We also analyzed the expression of other Grg family members in the embryonic pancreas. We found in published microarray experiments that Grg2 and Grg6, as well as Grg3, were enriched in endocrine cells, compared with the rest of the pancreas (Soyer et al., 2010). Furthermore, we stained E15.5 pancreata with Grg1 and Aes/Grg5 antibodies. We found that Grg1 was expressed in non-epithelial cells of the pancreas adjacent to exocrine and endocrine cells (supplementary material Fig. S1A-F). Aes/Grg5 was expressed in α- and β-endocrine cells as well as in Hnf6+ duct/trunk epithelium (supplementary material Fig. S1G-L). However, of the Grg proteins analyzed by immunofluorescence, only Grg3 appeared to be exclusive to the endocrine compartment during this time period (supplementary material Fig. S1M-R).
Grg3 is induced in endocrine cells immediately after Ngn3 expression
To determine precisely when and where Grg3 protein is first expressed in β-cell development, we analyzed early stages of pancreas organogenesis. At E12.5 we found a low level of Grg3 gene expression in the pancreatic epithelium, compared with the surrounding mesenchyme (supplementary material Fig. S2A, arrow), with only a few Pdx1+ epithelial cells and glucagon+ cells positive for Grg3 protein (supplementary material Fig. S2B, arrows). These findings differ slightly from previously published data in which Grg3 mRNA was found to be expressed relatively higher in the epithelium than the mesenchyme in the E12.5 pancreas (Doyle et al., 2007). The previous study did not analyze Grg3 protein at this developmental time point.
To determine whether Grg3 protein is expressed in Hes1+ multipotent pancreas progenitors and/or Ngn3+ endocrine progenitors, we triple-stained E13.5 and E15.5 pancreata with Grg3, Hes1 and Ngn3 antibodies (Fig. 3A,B). We found that Grg3 protein was expressed in very few cells at E13.5 (Fig. 3A, red arrow) and the detectable Grg3 did not co-express with Hes1 (Fig. 3A, green arrow) or Ngn3 (Fig. 3A, blue arrow). However, after the onset of the secondary transition at E15.5, Grg3 was highly expressed in many cells (Fig. 3B, red arrow). Interestingly, Grg3 (red arrow) is rarely co-expressed with Hes1 (green arrow) and Ngn3 (blue arrow) at E15.5 (Fig. 3B-D), suggesting that Grg3 does not play a role in Hes1-mediated Notch signaling. After extensive studies, we found Grg3 and Ngn3 were largely mutually exclusive, except for a few cells (Fig. 3B, see quantitation in 3D). The yellow arrow indicates a rare Grg3+/Hes1+ cell (Fig. 3B, inset). Similarly, Hes1 and Ngn3 are rarely co-expressed at E13.5 and E15.5 (Fig. 3A,B,E), consistent with Hes1 repressing Ngn3, as shown previously (Apelqvist et al., 1999; Jensen et al., 2000; Lee et al., 2001). The white arrow indicates a rare Hes1+/Ngn3+ cell (Fig. 3A, inset). The presence of rare co-expressing cells suggests that these cells are transitioning between expression of these proteins.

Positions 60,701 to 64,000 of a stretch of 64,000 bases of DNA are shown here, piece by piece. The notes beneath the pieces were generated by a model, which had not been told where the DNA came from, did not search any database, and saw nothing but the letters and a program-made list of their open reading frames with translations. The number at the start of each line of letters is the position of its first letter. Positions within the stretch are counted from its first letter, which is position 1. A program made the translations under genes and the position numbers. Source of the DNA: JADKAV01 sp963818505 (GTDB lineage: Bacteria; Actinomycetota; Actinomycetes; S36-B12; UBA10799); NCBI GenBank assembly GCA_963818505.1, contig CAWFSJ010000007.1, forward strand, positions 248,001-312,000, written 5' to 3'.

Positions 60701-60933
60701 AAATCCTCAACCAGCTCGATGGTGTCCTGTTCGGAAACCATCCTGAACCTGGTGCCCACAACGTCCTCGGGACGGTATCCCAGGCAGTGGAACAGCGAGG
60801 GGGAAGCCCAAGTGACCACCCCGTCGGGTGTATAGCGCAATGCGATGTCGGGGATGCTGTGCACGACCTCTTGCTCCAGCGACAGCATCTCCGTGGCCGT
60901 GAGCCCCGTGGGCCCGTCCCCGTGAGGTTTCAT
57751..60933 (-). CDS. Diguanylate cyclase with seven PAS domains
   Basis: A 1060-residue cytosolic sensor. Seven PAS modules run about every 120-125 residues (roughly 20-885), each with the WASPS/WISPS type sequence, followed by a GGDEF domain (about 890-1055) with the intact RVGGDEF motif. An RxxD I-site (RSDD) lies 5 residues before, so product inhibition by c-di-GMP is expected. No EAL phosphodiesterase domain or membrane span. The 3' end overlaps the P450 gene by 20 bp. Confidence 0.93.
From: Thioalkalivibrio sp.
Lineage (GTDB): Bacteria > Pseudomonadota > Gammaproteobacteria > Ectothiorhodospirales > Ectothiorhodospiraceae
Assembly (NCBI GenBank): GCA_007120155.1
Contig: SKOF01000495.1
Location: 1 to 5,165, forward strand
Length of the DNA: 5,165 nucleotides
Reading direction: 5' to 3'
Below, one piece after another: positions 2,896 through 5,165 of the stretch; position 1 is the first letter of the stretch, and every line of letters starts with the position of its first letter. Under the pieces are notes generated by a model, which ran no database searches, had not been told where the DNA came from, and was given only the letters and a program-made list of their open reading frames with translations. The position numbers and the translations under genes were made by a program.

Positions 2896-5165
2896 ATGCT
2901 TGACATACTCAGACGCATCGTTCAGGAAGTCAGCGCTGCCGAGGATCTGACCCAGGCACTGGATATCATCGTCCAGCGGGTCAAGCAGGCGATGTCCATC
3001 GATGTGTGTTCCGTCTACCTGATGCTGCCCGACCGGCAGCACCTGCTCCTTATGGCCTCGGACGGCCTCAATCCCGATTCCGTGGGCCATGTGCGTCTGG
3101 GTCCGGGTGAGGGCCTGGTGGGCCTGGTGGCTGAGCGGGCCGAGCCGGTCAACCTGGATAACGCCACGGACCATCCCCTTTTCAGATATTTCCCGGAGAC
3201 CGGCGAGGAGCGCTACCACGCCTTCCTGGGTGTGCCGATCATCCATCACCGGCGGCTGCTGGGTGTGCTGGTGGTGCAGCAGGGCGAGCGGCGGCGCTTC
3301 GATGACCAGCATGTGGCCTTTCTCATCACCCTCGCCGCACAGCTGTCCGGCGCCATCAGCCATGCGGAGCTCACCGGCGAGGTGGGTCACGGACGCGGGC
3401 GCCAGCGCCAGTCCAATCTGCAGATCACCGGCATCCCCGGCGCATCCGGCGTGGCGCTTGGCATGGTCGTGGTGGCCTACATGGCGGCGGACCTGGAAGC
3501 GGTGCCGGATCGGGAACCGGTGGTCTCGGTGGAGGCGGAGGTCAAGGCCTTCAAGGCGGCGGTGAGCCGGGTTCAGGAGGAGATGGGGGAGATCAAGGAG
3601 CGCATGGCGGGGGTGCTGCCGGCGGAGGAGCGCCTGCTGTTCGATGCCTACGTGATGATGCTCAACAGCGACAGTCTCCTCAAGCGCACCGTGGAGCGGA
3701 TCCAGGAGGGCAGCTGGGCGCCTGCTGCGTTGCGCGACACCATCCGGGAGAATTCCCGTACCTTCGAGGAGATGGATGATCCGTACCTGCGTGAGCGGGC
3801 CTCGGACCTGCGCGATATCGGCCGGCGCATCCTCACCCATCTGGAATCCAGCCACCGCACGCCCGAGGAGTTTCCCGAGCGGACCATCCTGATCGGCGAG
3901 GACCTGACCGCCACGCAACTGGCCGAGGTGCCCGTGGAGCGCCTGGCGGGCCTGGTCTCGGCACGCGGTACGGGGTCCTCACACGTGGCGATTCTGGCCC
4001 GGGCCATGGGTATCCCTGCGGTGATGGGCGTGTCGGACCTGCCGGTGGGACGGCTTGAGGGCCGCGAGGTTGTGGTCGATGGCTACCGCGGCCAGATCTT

Ngn3 is transiently and briefly expressed in endocrine progenitors, and is required intrinsically for their subsequent differentiation into endocrine cells (Gradwohl et al., 2000; Gu et al., 2002; Miyatsuka et al., 2009). The relevant lineage-tracing experiments were performed by driving the expression of CRE recombinase under the control of the Ngn3 promoter, thus activating the expression of the reporter Rosa26RYFP. After the CRE-mediated deletion of a loxP flanked ‘stop’ sequence upstream of the reporter, YFP becomes expressed in all Ngn3+ descendant cells, even after Ngn3 expression is extinguished (Gu et al., 2002; Srinivas et al., 2001; Wang et al., 2010). We used this approach to determine whether Grg3 is expressed in the descendants of Ngn3+ progenitors (Fig. 3F). At E15.5, we found Ngn3 (Fig. 3G, blue arrow) associated with the trunk epithelium, but not co-expressed with the Ngn3-activated YFP reporter (Fig. 3G) or Grg3 (Fig. 3G, red arrow). The lack of YFP labeling of Ngn3+ cells reflects that Ngn3 is transiently expressed and shut off before the visibility of the YFP reporter (Miyatsuka et al., 2009). However, we did find that Grg3 is robustly expressed in YFP+ Ngn3 descendants at E15.5 and E17.5 timepoints (Fig. 3G,H, red arrows). Similarly, we analyzed pancreata from E15.5 embryos in which eGFP is targeted into the Ngn3 locus (Fig. 3I). In these embryos, eGFP activated in Ngn3+ endocrine progenitors persists in newly formed Ngn3– endocrine cells (Lee et al., 2002; White et al., 2008). We found that Grg3 marks the majority of Ngn3–/GFP+ cells (orange arrows, 86%), marking 68% of the total GFP+ cells (Fig. 3J,K) indicating that most endocrine cells express Grg3 as they delaminate and differentiate. These data indicate that endocrine cells express Grg3 just as Ngn3 expression ceases and that some endocrine cells will only express Grg3 transiently, as non-β-cell endocrine cell types are less likely to continue to express Grg3 during later pancreas development (Fig. 1K).